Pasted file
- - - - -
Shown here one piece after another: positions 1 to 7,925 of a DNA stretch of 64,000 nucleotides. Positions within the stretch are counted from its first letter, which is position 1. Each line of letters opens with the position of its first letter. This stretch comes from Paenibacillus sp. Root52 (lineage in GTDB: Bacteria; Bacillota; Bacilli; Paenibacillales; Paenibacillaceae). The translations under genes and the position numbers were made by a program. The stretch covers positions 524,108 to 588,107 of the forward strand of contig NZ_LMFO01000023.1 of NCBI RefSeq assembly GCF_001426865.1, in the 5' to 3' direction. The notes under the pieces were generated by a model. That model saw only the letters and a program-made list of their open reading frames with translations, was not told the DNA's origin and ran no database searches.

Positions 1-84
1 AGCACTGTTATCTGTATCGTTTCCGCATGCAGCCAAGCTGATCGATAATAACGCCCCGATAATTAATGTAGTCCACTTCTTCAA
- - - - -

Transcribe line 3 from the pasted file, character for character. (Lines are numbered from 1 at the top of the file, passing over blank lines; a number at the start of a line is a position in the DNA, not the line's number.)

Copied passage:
1 AGCACTGTTATCTGTATCGTTTCCGCATGCAGCCAAGCTGATCGATAATAACGCCCCGATAATTAATGTAGTCCACTTCTTCAA